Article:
In a world obsessed with art but unable to distinguish the good from the purely egotistical, we find ourselves stranded. I still fell as though I am in that gallery, looking at Twombly’s artwork, perplexed and unimpressed. We discussed the paintings when we went back to school. Twombly’s paintings were ‘experimental’, ‘disturbing’, ‘interesting’, and ‘thought-provoking’. The space to say how much I hated them disappeared quickly as an overriding sentiment of respect for Twombly’s art overtook the classroom. Was it because it was in a gallery, thus it had to be worthy of our awe and wonder? I can’t say. But I think back on that day where I remained silent, and I also think about what would have happened if my family had praised my poetry when they in fact thought it flawed, meaningless and dull. And I will toast to the day that I have the courage to stand up and tell a bad poet what I really think of them, when I have the courage to tell my friend that her indie alternative jazz band needs to get their act together, because all of their music sounds the damn same. I will praise the day that someone tells me they didn’t like my poetry performance, that it was crass or forced or unintelligent, and I will relish the possibility of self-improvement under the motivation of their harsh words. In a world that censors negativity in the face of art, I hope that we can learn to speak our minds once again.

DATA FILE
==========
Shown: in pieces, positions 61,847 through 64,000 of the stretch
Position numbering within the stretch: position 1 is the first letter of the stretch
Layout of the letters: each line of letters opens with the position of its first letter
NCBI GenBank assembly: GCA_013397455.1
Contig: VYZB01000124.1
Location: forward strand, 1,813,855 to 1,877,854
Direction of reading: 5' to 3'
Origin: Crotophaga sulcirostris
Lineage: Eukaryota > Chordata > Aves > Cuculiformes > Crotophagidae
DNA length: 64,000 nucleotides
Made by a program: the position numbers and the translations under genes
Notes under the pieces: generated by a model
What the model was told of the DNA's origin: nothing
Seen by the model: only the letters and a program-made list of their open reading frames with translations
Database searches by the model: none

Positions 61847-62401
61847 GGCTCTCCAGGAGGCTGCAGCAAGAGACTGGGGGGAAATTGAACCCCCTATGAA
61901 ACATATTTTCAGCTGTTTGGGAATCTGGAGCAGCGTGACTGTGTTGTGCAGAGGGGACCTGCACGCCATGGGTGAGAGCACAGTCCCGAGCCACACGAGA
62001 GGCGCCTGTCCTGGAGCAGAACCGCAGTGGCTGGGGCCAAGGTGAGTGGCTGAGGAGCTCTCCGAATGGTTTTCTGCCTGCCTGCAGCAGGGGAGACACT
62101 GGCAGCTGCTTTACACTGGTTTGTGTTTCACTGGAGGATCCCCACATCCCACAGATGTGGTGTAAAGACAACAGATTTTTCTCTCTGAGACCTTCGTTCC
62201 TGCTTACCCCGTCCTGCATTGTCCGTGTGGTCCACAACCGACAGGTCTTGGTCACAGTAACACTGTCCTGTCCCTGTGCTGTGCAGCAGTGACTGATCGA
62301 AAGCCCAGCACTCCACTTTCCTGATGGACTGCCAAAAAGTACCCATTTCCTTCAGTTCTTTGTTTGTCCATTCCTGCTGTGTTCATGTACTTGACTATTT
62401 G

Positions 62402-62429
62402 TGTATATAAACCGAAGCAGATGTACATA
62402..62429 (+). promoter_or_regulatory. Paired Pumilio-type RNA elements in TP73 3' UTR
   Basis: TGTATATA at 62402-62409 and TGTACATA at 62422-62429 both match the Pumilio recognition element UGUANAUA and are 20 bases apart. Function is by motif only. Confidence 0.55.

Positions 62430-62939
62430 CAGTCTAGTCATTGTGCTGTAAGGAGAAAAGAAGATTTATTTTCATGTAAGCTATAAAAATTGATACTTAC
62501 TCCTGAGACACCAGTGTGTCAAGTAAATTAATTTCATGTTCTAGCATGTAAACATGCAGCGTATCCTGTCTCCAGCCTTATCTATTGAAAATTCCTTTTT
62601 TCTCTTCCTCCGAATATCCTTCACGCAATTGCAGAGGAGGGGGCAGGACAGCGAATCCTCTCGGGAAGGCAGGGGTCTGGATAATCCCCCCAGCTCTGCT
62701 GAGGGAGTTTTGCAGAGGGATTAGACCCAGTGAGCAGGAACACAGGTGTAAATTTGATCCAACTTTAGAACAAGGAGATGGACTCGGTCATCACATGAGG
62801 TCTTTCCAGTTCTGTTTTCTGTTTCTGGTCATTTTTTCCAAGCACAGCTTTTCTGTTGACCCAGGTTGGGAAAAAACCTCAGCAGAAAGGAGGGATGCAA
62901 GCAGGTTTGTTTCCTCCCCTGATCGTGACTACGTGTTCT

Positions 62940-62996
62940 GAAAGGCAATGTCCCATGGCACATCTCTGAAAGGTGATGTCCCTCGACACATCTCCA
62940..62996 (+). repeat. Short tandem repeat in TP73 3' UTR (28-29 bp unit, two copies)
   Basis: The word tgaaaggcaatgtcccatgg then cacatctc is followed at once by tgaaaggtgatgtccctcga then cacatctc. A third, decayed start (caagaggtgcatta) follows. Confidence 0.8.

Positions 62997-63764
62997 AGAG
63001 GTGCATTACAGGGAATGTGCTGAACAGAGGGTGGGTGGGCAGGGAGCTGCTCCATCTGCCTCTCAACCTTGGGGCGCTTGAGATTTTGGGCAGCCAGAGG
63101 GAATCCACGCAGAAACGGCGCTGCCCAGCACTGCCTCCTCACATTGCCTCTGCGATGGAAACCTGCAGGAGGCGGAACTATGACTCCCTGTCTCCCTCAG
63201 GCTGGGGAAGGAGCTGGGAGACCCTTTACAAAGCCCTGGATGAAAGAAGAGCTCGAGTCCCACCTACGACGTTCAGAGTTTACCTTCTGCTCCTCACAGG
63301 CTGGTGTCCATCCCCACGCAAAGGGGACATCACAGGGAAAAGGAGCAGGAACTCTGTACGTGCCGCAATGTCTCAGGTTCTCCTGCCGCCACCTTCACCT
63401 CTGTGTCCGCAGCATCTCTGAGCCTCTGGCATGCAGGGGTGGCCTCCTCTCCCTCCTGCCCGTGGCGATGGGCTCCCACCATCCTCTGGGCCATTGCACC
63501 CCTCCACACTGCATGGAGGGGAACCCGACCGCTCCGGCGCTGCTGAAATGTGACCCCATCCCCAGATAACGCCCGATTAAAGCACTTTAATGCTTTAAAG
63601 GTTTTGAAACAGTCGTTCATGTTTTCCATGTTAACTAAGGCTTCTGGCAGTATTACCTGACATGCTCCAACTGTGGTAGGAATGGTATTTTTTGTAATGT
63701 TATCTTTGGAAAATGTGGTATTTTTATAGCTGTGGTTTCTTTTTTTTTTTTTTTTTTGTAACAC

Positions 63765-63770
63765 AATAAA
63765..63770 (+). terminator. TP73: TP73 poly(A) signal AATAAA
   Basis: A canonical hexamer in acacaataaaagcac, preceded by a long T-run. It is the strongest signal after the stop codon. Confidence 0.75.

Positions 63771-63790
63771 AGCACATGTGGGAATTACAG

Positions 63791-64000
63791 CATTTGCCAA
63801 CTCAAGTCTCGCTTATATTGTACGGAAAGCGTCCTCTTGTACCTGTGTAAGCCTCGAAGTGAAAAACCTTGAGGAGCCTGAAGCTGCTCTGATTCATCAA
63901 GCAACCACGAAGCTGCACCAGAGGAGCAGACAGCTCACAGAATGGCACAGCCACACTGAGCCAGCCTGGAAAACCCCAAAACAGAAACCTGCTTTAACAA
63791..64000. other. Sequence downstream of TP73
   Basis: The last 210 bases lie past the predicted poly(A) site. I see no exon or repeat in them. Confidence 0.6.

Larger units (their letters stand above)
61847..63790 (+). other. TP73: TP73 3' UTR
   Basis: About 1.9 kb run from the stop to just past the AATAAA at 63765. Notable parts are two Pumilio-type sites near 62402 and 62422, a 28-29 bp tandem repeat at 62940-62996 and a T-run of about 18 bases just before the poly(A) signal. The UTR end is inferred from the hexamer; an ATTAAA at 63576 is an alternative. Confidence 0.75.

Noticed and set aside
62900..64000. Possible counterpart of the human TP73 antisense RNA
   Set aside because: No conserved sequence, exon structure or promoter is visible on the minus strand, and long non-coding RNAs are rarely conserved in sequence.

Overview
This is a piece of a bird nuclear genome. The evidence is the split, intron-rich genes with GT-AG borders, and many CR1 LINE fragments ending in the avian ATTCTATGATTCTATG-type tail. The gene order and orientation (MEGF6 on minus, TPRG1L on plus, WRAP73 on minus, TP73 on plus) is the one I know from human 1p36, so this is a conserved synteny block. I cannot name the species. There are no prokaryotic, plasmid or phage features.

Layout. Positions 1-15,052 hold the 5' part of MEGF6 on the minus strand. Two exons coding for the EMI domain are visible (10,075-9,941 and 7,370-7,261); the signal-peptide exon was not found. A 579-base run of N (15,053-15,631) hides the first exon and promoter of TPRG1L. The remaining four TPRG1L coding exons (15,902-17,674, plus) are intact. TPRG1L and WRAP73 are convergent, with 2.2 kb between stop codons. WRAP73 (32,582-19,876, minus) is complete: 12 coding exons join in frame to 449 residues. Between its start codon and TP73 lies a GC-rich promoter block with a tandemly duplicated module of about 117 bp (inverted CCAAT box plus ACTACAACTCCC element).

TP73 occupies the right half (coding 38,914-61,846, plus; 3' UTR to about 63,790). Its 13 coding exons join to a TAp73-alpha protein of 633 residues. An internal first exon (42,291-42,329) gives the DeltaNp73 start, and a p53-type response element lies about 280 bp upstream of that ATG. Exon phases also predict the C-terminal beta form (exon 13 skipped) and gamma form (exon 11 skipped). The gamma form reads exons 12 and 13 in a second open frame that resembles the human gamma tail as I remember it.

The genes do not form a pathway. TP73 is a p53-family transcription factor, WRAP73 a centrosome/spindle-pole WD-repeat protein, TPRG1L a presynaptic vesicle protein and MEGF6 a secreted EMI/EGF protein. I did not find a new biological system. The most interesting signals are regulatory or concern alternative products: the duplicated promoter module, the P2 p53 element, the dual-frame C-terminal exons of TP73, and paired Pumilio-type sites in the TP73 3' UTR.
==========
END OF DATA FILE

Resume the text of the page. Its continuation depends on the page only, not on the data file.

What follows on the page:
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Another post by Hazel Anna Rogers – Music, Memory, the Cloud
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2 thoughts on “When did we Stop Criticizing Art?”
Wait. Did we ever stop criticizing art?
Not at all, but may have we gotten more permissive what art is?